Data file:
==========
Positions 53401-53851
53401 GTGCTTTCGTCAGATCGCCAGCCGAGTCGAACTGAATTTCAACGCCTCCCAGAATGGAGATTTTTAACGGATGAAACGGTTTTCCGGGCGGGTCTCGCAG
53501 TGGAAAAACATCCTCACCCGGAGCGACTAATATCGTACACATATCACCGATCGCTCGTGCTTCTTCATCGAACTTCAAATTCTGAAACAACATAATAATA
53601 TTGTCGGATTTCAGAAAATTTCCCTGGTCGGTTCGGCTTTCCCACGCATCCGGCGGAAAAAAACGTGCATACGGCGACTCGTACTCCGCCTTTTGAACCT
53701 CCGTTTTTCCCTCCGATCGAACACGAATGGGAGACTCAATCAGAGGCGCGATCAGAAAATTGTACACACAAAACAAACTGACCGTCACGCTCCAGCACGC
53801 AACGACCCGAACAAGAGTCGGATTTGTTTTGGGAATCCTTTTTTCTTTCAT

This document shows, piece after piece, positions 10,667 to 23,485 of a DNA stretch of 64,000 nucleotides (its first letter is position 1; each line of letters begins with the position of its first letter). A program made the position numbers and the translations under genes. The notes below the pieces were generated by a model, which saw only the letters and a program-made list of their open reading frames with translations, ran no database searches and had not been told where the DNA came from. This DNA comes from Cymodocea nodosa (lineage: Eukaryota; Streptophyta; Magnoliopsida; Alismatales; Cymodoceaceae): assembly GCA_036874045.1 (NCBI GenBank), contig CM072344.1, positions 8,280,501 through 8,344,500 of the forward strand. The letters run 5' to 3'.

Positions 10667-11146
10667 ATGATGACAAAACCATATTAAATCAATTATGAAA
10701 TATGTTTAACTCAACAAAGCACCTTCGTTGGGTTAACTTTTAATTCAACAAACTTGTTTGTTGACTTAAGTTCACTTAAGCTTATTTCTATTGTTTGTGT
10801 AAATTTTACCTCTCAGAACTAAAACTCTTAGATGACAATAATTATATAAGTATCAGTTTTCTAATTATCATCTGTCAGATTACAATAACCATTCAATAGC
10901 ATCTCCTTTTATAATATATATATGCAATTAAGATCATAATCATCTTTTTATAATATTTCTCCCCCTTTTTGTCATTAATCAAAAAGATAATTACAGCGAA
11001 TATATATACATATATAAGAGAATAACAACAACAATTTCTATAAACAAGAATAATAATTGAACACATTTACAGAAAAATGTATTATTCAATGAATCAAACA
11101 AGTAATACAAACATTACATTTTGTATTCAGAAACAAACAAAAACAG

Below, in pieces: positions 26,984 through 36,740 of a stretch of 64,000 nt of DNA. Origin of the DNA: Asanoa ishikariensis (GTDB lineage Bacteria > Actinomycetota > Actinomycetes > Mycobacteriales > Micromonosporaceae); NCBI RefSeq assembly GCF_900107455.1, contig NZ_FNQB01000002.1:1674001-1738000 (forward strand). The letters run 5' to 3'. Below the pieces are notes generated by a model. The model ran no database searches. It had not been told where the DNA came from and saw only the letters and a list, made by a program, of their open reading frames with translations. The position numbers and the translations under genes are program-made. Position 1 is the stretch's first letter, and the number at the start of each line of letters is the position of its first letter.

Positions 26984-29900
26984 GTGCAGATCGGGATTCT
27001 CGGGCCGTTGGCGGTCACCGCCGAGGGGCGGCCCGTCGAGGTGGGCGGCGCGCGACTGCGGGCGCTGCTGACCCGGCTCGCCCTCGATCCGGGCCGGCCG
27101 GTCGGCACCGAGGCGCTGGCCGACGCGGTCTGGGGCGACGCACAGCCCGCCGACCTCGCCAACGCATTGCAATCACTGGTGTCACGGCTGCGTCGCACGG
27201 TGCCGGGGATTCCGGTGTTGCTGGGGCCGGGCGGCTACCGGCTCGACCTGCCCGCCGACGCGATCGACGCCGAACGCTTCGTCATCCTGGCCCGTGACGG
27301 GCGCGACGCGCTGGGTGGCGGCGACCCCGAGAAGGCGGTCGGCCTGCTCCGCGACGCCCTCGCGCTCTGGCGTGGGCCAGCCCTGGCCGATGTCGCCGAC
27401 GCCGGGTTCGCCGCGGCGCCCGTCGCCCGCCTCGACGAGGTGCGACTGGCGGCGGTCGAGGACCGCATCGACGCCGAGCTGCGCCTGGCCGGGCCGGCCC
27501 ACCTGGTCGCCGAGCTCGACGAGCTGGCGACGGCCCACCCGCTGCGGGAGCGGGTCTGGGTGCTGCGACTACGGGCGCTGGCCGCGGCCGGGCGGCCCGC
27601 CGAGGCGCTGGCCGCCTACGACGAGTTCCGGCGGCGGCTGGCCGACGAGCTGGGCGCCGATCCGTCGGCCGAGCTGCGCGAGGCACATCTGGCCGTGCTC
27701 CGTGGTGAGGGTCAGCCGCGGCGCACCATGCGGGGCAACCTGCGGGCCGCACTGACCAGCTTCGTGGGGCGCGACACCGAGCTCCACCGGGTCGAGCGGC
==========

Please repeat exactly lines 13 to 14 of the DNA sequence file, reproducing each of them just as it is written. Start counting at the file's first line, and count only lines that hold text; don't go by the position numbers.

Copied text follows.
11001 TATATATACATATATAAGAGAATAACAACAACAATTTCTATAAACAAGAATAATAATTGAACACATTTACAGAAAAATGTATTATTCAATGAATCAAACA
11101 AGTAATACAAACATTACATTTTGTATTCAGAAACAAACAAAAACAG